Posts by Dan

    This story made me smile, thanks.

    I understand you qualified the team for protection training checking the obedience first. Not sure why you implemented obedience (sit stay) during agitation so early in the game? If the dog didn't have good potential that could be confusing to him and could affect the drive you're trying to bring out. With a really good dog though it's not a problem, but then you're skipping forward about 2 weeks of Koehler training. In any case that's the kind of dog I prefer to work with so great! Snap a pic of him with your phone if possible.

    Teuto, the conditions you described remind me that cold tolerance to a large extent is a matter of conditioning. I've kept rottweilers outdoors in a kennel in down to -15c and they do fine. They grow a thick undercoat. I've also seen pit bulls kept in these conditions and they seem to do fine. If a dog is kept indoors and is taken outdoors temporarily, that's when it may have difficulty coping with extreme cold, with the exception of breeds specifically made for the cold like the CO mentioned by Sergio. But then that's a whole different animal you'll be living with as compared to a rott.

    I don't think it's necessary to start mixing breeds to get a dog that can do what you describe, even from a purely physical traits point of view. Never mind the unpredictable temperament traits you'll end up with. That's assuming you know what you're looking for as far as the dog's temperament.

    Keep in mind you'll need to find homes for the pups you will not be keeping. This is most often easier said then done when it comes to mixed breed pups.

    Well I did not expect that, new to me. Reminds me of the fake hand they use at dog shelters to evaluate dogs for food aggression etc. Here are my thoughts. First, it's good that they created it, it's an interesting option. It will be beneficial for some dogs to experience the feel of a real bite. Dogs that are trained exclusively on a sleeve sometimes get confused on their first real bite. But.. I don't think this rubber arm can be used to increase drive in the same way real bites do. I don't think it's meant to be used consistently with one dog, maybe once or twice for proofing. I don't think it's durable enough last long.

    That said I don't think it's an essential tool. My objective when I'm training a biting dog is to create a mindset, a good bite comes naturally as an extension of this mindset in a strong dog, and I wouldn't waste my time training a dog that's not strong. In other words I want the dog angry and wanting to hurt the man. Once a dog is working like this he'll bite whatever you present him with.

    Also how are you supposed to protect your arm behind this rubber arm? If the dog takes a full hard bite the canines can reach behind it.

    When fighting a man the PSD is in it for the fight. Whereas the PD is in it to destroy the threat.. and for the fight although he wants to end the fight, it's somewhat of a contradiction :)

    That's not to say that the PSD can't have the "destroy the threat" component, just that he can function adequately as a PSD without it. Perhaps the extra edge may make him a liability used for apprehension, too much injury inflicted on the suspect. I don't know that for a fact, maybe a very experienced PSD handler can answer this.

    I suppose a PD can function to a degree without the "in it for the fight" component, but for my purposes that's not an ideal mindset for the dog.

    At the top level the PSD and PD are interchangeable.

    If you don't understand what I mean by "in it for the fight", the dog enjoys the fight and is happy to continue. He can withstand a lot of pressure. But the handler is always there to end the fight. It is in essence a very rough game. The dog will only switch his bite to keep the game going, if the bite is giving him too a hard time, or not enough of a good time.

    A dog that wants to end the fight will bite to hurt and incapacitate his opponent. There are not a lot of dogs that can learn this working on a suit. The dog actually has to be strong enough to somewhat hurt the man through the suit for this to happen. I don't know that there's a decoy skilled enough to offer the necessary reaction if he's not really feeling anything, the timing has to be perfect.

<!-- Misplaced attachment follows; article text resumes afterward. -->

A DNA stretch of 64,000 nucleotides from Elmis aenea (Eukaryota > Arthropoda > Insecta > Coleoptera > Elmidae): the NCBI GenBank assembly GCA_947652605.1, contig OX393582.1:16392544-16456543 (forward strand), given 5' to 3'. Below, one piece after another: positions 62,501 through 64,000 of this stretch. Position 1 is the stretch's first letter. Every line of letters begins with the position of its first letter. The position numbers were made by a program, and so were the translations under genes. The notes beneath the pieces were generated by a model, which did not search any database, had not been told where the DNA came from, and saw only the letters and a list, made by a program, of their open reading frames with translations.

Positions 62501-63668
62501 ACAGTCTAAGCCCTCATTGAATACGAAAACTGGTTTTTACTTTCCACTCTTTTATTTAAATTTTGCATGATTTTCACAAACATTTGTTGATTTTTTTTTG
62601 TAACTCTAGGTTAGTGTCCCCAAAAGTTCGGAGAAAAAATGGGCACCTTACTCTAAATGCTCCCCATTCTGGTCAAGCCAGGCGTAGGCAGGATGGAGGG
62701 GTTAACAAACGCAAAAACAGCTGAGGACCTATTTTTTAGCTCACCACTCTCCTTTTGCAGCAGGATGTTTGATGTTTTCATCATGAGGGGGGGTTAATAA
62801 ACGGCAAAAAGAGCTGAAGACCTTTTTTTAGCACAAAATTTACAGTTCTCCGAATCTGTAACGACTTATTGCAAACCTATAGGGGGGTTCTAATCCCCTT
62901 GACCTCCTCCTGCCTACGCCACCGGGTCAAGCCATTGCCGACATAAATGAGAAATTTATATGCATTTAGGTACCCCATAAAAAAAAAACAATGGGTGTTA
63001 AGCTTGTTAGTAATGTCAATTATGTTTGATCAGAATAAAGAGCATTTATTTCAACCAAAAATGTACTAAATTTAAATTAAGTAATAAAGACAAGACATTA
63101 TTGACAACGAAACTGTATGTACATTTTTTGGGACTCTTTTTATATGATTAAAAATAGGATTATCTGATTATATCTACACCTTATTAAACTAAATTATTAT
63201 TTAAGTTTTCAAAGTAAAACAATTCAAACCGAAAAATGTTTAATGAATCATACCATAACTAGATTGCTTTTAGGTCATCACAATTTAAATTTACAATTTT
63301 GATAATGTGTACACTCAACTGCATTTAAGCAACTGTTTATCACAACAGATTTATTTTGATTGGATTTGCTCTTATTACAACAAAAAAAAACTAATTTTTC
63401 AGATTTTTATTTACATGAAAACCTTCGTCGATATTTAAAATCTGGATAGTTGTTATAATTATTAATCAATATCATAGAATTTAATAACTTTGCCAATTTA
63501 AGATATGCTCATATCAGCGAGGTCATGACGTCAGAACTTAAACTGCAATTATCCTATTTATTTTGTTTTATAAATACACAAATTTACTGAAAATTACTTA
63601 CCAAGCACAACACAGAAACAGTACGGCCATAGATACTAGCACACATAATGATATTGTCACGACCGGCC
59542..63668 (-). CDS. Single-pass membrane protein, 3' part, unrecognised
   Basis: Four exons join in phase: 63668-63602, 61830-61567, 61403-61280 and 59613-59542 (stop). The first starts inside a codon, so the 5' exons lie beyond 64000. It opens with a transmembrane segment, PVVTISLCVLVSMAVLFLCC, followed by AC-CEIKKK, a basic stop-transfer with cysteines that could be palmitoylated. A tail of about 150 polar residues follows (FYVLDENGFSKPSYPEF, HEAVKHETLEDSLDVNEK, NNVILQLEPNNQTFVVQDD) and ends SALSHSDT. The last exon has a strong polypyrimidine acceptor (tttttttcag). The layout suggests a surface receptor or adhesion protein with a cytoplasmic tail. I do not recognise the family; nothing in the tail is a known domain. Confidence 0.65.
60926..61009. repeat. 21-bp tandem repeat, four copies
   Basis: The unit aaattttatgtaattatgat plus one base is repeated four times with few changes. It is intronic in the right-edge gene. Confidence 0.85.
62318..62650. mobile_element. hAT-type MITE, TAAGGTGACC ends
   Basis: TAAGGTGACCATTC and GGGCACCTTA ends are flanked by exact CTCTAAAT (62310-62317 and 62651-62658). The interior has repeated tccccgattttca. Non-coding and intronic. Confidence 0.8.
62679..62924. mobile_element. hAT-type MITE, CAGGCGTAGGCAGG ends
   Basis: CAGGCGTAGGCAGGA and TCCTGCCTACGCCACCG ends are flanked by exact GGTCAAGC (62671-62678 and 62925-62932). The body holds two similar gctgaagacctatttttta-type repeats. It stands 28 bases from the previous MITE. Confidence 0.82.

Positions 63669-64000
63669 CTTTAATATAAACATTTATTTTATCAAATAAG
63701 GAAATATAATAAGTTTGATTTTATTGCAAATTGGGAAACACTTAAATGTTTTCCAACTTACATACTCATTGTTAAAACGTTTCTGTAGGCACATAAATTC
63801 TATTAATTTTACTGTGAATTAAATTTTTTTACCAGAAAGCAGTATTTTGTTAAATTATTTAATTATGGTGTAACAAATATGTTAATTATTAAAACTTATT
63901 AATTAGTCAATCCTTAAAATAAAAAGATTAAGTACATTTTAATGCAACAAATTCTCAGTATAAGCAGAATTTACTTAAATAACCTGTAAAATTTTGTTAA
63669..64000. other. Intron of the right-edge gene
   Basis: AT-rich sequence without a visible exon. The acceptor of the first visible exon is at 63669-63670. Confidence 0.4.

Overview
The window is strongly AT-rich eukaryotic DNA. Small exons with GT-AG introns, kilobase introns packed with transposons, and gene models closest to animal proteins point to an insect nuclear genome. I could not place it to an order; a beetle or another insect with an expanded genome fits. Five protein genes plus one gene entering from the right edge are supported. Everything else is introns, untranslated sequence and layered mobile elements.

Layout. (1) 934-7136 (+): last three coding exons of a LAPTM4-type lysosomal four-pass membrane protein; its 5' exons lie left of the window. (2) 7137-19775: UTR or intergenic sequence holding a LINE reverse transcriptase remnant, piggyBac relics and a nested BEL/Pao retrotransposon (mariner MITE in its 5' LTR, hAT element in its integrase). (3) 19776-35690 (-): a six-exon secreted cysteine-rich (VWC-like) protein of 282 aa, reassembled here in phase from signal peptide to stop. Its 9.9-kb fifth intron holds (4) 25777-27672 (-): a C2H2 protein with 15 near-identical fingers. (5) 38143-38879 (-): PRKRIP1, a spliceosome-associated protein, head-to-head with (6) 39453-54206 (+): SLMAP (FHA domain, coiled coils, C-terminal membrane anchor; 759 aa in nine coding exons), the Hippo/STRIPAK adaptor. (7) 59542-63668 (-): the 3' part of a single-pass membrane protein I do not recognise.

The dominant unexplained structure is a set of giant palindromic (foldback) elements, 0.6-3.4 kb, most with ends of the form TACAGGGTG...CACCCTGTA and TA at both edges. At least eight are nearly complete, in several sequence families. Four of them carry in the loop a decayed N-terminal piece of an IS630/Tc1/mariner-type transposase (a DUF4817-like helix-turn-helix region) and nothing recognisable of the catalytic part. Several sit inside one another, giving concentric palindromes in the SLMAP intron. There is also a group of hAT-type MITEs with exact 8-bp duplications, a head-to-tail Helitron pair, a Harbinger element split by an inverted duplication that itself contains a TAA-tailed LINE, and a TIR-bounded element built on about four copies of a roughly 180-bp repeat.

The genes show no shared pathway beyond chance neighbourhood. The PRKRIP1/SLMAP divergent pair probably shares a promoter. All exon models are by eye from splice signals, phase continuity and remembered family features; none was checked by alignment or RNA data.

In reference to the first "home invasion" video I'm surprised at how fast everything appears to happen. Being the decoy in that scenario, from my perspective things happened slower with plenty of time to adjust my actions for the benefit of the dog. When I barged in the dog immediately reacted and came towards me. But he postured and I saw there was no commitment to engage. Immediately I aimed a coaxing kick at his chest to bring him out and on me, it worked. The reason for this was that first it was my instinct as the decoy to help the dog decide and commit, and second I knew this video will be used to demonstrate the dog and I wanted him to look good. Again I'm surprised how in the video it looks like the dog came right in ready to engage, and I tried to stop it/offer opposition with a kick. I assure you this was not the case.
    Further I had to keep the dog engaged and on top of me by touching him throughout the exercise. Only at one instant did I feel a muzzle hit at all, and it was actually to my lip when I bent too low.
    After that I was done and froze, and just had to wait for the handler to finally decide to get his dog back.

    I like how the dog reacts instantly in that situation and offers a threat. But there was no commitment, which raises the question of what the dog would do if he was met with hard opposition. With the amount of expert agitation and attempts at bitework this dog received, together with its purported aggressiveness, this scenario demonstrated him to be just OK. With most credit given for the quick natural reaction to apparent threat.
    All in all there was enough counter threat from the dog to make most normal bad guys stop in their tracks or retreat giving the home owner enough time to grab a weapon, or as reactive as the dog is probably offer a deterrent through an aggressive display long before the intruder came through the door. But as a dog to take into a situation where the shit was sure to hit the fan and the dogs opponent is someone with balls of steel and a stick in the hand, this dog remains far from being proven.

    Perhaps due to liability issues especially in the case of an ineffectual handler it's better that the dog did not go straight in for the bite. After all a stranger only "entered" the house, and did not yet try to harm anyone. Despite numerous training sessions the dog appears to revert to an instinctive behavior. Perhaps the dog would escalate with escalation of threat. It's just not what I'm used to seeing from a genetically correct dog that had the right experiences in man work, and displays a strong desire to engage and fight in situations where it learned that it's allowed and expected to do it.
    In conclusion, the dog reacted - good. Didn't commit - good or bad depending on how you look at it. My problem with it is it leaves a doubt about what would happen if the pressure came down hard.